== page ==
Below we showcase several projects in which SIH has used creative visualization. See all projects.
Bayesian Updating for Childhood Obesity Grant Proposal
SIH supported a grant proposal by the Centre for Translational Data Science, by demonstrating the value of using Bayesian modelling when collecting and analysing longitudinal data on childhood obesity. We built cross-sectional Bayesian variable selection models to select important factors and models for predicting children’s BMI, mental health and sleep quality across multiple ages, for each child in the Longitudinal Study of Australian Children (LSAC) study. A vector-autoregressive model was then applied to visualise the unexplained variation in the preceding models. We constructed visualisations to demonstrate the importance of understanding uncertainty over the course of data collection, and the potential for using Bayesian adaptive trials during collection.
eSCAPE parallel landscape evolution benchmarking
eSCAPE is a parallel landscape evolution model, built to simulate topography dynamic at various space and time scales. SIH benchmarked eSCAPE’s performance across multiple CPUs and nodes on the University of Sydney’s Artemis HPC, visualizing the program’s runtimes as well as the runtimes of specific functions within the program. SIH created reusable scripts to allow the researcher to easily assess eSCAPE’s performance in the future as code development continues.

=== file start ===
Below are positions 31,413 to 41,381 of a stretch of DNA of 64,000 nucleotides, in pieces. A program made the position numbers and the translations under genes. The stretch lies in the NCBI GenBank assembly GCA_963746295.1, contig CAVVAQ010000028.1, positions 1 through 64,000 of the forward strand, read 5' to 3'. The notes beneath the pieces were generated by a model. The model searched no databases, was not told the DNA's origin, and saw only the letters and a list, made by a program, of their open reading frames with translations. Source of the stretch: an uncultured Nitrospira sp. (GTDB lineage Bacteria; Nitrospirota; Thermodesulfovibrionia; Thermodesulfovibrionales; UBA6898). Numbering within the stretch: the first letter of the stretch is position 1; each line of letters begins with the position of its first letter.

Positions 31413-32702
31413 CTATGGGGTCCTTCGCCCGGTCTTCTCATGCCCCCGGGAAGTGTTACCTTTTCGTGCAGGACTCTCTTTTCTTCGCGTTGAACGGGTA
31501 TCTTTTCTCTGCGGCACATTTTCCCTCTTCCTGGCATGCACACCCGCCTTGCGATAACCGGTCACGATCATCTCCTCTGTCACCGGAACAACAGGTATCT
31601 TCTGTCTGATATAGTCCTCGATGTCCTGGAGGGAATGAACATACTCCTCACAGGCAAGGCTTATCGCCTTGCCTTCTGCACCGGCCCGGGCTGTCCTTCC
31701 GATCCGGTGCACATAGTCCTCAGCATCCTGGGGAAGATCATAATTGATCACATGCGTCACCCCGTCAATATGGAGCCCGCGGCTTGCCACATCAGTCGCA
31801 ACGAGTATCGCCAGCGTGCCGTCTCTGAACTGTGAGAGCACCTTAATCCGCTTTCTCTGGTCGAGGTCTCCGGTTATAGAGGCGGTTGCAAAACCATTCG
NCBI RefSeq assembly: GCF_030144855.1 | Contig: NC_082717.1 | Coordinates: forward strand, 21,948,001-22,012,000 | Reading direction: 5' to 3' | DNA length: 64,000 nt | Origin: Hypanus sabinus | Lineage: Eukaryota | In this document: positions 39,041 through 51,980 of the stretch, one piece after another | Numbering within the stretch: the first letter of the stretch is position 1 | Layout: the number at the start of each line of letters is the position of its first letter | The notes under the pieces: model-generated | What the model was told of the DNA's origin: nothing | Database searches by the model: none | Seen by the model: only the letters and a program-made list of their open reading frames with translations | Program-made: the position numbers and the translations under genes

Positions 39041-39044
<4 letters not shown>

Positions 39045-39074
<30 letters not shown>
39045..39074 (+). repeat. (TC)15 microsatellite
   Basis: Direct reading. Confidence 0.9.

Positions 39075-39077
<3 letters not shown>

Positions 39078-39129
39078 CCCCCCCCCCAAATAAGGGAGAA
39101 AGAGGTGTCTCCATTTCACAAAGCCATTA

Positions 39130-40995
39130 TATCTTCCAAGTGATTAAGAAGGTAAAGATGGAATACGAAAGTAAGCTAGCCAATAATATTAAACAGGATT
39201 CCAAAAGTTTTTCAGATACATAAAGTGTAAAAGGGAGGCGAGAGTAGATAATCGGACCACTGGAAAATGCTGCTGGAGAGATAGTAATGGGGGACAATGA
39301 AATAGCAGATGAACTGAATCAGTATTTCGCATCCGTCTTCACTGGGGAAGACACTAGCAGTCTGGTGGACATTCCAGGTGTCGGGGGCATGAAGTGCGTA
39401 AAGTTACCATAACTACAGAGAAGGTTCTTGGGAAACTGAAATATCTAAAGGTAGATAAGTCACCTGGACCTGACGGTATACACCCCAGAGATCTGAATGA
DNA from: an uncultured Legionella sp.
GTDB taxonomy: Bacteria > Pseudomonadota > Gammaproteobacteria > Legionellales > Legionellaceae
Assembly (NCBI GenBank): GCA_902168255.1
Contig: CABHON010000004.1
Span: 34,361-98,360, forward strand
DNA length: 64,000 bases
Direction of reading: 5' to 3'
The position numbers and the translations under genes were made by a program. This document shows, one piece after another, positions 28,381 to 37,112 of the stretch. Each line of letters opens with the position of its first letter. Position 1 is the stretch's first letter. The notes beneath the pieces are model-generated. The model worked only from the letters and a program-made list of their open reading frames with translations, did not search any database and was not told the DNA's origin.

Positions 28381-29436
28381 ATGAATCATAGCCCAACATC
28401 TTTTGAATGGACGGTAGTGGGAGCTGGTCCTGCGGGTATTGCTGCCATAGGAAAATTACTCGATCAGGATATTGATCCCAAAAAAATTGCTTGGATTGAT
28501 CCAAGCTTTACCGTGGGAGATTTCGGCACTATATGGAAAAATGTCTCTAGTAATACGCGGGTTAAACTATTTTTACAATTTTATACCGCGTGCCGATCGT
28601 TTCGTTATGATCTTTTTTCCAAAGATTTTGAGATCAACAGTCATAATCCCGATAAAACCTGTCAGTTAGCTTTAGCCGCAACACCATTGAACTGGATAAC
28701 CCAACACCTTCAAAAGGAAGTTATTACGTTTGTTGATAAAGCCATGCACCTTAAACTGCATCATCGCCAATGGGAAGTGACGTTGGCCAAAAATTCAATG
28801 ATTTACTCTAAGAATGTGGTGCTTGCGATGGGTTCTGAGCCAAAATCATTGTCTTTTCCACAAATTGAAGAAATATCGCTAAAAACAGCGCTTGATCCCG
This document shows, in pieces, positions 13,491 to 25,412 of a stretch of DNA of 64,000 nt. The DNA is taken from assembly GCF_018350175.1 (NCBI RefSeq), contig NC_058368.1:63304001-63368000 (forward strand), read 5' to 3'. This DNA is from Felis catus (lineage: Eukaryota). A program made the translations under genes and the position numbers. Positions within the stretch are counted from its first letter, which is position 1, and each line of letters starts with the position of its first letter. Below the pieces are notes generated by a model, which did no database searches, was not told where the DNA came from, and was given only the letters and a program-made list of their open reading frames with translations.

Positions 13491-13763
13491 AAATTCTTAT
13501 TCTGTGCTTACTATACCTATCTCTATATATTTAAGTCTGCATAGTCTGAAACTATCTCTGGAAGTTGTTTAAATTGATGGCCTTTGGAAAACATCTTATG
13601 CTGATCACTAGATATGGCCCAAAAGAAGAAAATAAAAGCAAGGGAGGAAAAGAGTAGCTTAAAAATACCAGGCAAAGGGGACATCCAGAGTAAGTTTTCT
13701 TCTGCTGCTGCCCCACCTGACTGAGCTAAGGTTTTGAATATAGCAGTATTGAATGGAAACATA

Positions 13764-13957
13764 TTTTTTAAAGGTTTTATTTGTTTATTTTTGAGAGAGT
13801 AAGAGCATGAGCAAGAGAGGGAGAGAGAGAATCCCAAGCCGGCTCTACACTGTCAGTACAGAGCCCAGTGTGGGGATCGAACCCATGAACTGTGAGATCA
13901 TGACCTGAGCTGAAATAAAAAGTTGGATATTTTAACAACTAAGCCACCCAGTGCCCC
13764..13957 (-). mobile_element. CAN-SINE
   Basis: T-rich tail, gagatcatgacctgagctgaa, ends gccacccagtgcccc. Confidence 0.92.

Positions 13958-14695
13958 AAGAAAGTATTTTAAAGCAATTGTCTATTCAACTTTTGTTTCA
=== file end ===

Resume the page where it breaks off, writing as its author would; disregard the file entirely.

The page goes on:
Video Tracking Predator-Prey Interactions in Fish.
By video-tracking the interaction between prey mosquitofish, Gambusia holbrooki, and their predator, jade perch, Scortum barcoo, under controlled conditions, we provide some of the first fine-scale characterisation of how prey adapt their behaviour according to their continuous assessment of risk based on both predator behaviour and angular distance to the predator’s mouth. When these predators were inactive and posed less of an immediate threat, prey were often found within the attack cone of the predator showing reductions in speed and acceleration, characteristic of predator-inspection behaviour. However, when predators became active, prey swam faster with greater acceleration and were closer together within the attack cone of predators. Most importantly, this study provides evidence that prey do not adopt a uniform response to the presence of a predator. Instead, we demonstrate that prey are capable of rapidly and dynamically updating their assessment of risk and showing fine-scale adjustments to their behaviour.
Paper: “Fine-scale behavioural adjustments of prey on a continuum of risk”. M.I.A. Kent, J.E. Herbert-Read, G.D. McDonald, A.J. Wood, A.J.W. Ward. Proceedings of the Royal Society B. 2019